If you look at the American history, we have concluded that America is stronger, safer, and more prosperous, when our allies, partners, and friends are also secure and stable, strong and successful. Because when we can work together with our like-minded, successful, strong sovereign partners, like Vietnam, we together can advance our shared objectives. And we can defend the principles that we believe as a contribution to a stable and peaceful and prosperous region – a region that's based on rules, a region where countries agree to resolve their disputes peacefully and to make their claims in accordance with international law, a region where the strong don't bully the weak, a region where countries can trade freely and where markets are open for us to compete to benefit both our countries and peoples.
That's how Vietnam fits into that picture because Vietnam is one of the most capable, successful countries in Southeast Asia. And I think that our vision for the region is almost completely identical.
How important is the Indo-Pacific policy to ensure stability in the East Vietnam Sea?
As a maritime power, the U.S. believes that freedom of navigation and freedom of overflight, these bedrock principles in international law are vital to international commerce, to peace and stability around the globe.
The most dangerous situation that I can imagine in the international system would be a system where might makes right. And it's whoever is the strongest and the most aggressive will always win. In fact, we have a rules-based international order in which all countries are supposed to play the same rules.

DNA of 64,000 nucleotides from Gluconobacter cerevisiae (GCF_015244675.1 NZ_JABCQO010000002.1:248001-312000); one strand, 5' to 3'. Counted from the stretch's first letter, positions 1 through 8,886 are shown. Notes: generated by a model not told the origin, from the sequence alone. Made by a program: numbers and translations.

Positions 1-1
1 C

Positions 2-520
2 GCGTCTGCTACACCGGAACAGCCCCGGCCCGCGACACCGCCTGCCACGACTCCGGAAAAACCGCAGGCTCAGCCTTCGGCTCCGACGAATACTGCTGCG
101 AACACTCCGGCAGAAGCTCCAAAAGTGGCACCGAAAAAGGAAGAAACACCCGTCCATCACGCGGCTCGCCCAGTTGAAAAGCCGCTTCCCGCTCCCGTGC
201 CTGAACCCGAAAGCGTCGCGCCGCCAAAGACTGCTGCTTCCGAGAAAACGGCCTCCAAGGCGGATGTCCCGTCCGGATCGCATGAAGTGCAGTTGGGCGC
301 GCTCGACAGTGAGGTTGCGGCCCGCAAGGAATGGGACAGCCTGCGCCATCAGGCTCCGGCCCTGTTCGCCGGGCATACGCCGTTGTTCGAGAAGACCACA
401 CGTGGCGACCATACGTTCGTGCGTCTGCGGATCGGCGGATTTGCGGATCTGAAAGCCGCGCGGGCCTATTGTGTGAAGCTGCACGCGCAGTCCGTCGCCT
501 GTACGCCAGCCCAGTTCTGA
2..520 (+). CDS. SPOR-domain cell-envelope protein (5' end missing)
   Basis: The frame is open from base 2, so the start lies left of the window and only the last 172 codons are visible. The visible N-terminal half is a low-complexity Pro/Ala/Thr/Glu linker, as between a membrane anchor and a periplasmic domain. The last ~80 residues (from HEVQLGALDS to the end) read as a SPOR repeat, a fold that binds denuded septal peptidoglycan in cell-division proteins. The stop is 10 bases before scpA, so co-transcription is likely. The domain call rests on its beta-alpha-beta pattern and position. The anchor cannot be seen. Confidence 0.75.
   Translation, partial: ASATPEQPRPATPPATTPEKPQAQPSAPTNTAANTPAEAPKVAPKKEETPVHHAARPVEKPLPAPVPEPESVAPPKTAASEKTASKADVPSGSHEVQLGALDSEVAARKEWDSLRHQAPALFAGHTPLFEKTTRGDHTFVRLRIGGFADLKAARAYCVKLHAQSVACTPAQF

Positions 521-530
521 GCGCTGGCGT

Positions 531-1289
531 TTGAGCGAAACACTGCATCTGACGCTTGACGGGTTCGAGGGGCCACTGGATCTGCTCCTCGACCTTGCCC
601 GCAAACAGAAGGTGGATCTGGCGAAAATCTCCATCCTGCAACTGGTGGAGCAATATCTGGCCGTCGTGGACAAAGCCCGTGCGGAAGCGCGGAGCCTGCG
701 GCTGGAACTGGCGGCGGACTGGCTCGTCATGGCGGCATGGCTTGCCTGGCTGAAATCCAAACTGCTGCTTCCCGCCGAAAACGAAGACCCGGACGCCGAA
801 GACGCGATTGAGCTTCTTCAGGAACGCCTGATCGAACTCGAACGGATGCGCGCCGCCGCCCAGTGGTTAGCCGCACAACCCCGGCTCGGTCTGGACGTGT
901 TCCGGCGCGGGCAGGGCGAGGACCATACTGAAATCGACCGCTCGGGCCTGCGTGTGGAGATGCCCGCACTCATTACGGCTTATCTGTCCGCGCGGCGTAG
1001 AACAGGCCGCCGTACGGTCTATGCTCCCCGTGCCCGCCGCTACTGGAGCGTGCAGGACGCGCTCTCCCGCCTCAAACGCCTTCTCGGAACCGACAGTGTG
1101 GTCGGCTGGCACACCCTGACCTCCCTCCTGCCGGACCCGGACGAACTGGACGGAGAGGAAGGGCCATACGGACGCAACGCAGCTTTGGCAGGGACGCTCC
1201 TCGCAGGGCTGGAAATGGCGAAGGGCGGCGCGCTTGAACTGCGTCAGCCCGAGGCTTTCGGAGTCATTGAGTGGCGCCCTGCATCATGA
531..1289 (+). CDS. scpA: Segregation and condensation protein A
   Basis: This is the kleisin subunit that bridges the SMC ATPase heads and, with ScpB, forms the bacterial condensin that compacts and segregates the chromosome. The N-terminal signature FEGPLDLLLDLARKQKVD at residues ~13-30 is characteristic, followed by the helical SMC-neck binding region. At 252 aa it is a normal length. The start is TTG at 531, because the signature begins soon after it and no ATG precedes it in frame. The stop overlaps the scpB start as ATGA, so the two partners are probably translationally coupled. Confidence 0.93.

The [East Vietnam Sea] is one of those areas where a rules-based order has been challenged. That's why we've spoken out so forcefully.
Our approach has been to diplomatically very active, including with our other like-minded partners in the region, to lay out our legal position on which claims we think are in accordance with international law, and to really emphasize that all claims should be based on international law and resolved peacefully.
I'm not going to speak on behalf of the Biden administration but I anticipate you'll see great continuity in many of America's policies and approaches to the Indo-Pacific region. At the time of transition, there will be changes under a binding defenestration. But I think you'll also see a great deal of continuity because America's fundamental interests in a stable and prosperous Indo-Pacific are not going to change.
How do you expect the Vietnam-U.S. relations under the Biden administration?
I anticipate you’ll continue to see the trend line that has continued ever since 1995 is going to be incredibly and rapidly rising. We have differences and concerns and challenges as well. Every partnership does, every marriage does. I can speak from personal experience. But I think as we've done in the last 25 years, we'll continue to address even our differences in a respectful and constructive way. And we'll get through them. I'm very optimistic about the next four years of the U.S.-Vietnam partnership, but I'm incredibly optimistic for the next 25 and 50 years of our partnership as well.